Sedentarism: The Processed Foods Of Movement

Yesterday I was on a call with a new client and I was asking her about her exercise. When the topic of cardio came up she said, “I don’t do cardio, I just walk and hike.” She thought that was a negative thing…that “cardio” meant things like running, biking, and rowing. Little did she know I was actually secretly jumping up and down on the inside!


Whenever I onboard a new client I have them track their steps for the first 2 weeks and nearly everyone is below 8,000 steps a day, and a majority are below 5,000 steps a day. When I see steps below 8,000 a day, one of the first things I assign to these clients is a daily morning and evening walk for about 20 minutes. I don’t tell them to run, bike, row, or anything else, I just tell them to walk, the more the better.

Sedentarism, being still for long periods of time, is the processed foods of movement. Just like the best thing you can do to improve your diet is to remove processed foods and replace them with whole foods, the best thing you can do from a movement point of view is remove sedentarism and replace it with more movement.

Modern technology has had many benefits that improved our quality of life. One of which has been easy access to food and shelter. We can obtain both without exerting ourselves at all. This is nice, but when you combine it with our ancestral drive to thrive while exerting as little energy as possible, we have an evolutionary mismatch of epic proportions.

(Lots of calories) + (minimal physical activity) = (chronic disease)

In today’s world, most of us with access to modern technology need to manually inject physical activity into our lives to simulate the movement that would have been required to survive no more than 100 years ago. This point is nicely illustrated in a recent study where researchers compared the movement of the Malawis, modern farmers in Africa with no access to modern technology, and people in the United States[1]. These pie charts pretty much sum up their findings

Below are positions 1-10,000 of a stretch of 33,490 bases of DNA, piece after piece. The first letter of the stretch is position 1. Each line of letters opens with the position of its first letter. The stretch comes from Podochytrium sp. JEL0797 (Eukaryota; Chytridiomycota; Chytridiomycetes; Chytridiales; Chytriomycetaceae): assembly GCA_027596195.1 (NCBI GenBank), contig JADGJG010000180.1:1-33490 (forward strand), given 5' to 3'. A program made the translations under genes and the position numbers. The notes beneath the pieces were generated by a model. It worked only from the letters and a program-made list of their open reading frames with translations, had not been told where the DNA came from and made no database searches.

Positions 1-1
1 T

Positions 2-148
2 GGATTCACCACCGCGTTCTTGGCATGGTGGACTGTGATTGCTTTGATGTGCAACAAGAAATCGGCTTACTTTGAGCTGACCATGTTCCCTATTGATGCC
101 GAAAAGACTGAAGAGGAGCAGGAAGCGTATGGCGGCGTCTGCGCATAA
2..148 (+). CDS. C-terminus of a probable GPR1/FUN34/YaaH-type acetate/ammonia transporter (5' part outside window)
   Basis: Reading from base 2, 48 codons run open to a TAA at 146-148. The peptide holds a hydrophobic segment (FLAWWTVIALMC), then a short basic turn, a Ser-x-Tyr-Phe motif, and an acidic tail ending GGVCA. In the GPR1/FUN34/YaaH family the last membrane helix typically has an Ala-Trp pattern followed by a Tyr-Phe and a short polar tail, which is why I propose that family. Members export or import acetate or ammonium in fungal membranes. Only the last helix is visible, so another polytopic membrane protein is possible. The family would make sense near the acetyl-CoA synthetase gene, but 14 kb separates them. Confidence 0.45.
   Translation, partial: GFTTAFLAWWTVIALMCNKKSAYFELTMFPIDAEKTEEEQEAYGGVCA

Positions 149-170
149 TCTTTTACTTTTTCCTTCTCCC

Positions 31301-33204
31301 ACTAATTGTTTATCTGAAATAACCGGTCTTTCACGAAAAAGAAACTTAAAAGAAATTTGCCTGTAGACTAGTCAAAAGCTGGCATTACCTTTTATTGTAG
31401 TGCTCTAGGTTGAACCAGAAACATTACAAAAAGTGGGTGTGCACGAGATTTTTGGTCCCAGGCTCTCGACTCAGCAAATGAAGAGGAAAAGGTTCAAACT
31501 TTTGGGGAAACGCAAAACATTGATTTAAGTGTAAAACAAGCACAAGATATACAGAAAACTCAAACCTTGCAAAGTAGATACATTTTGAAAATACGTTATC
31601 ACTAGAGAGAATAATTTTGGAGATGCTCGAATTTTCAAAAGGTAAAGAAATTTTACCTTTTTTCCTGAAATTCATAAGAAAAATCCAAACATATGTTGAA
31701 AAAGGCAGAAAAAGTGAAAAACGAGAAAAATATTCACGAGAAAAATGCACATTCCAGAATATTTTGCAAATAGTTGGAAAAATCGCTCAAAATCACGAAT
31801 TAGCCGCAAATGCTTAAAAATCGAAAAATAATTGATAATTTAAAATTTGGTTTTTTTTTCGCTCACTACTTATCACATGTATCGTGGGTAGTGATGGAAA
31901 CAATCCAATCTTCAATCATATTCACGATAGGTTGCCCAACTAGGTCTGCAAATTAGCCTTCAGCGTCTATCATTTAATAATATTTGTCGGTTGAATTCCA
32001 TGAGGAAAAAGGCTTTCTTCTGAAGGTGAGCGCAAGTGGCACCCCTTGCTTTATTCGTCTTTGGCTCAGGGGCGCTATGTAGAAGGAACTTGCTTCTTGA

Not only are there major differences in the amount of sedentary time, moderate to vigorous physical activity (MVPA) and “high light” activity were much greater in the Malawis.

Why is minimizing sedentary activity so important?

Because physical activity has been shown to improve your health in study after study!

Physical activity has been shown to reduce breast cancer by 75%, cardiovascular and heart disease by 49%, diabetes by 35%, and colorectal cancer by 22% [2]. Not to mention the effect it can have on weight loss[3], stress management [4], sleep benefits [5], and so much more[6]!

A recent study even found that just standing more was associated with a lower risk of all cause mortality[7]! That is right, just standing more can improve your health!

Standing is a great way to break up long periods of sitting, but what about the effects of more vigorous movement interspersed throughout the day?

In another study researchers compared the amount of fat burned by participants after a day of sitting for 8 hours straight or a day of sitting for 8 hours with five four second sprints on a rower at the end of each hour. The group that did the sprints did about 20 seconds of movement per hour for 8 hours, or 160 seconds of exercise over the course of 8 hours. They found that those that did the sprints burn more fat the next day after being fed a high fat shake than the sedentary group[8].

Clearly moving more is going to be beneficial, but do you just need to stand or do you need to be sprinting every hour?

While standing more is probably a good thing, it is probably not enough to get all the health benefits we are looking for. At the same time not everyone is going to have access to a rower that they can do sprints on every hour.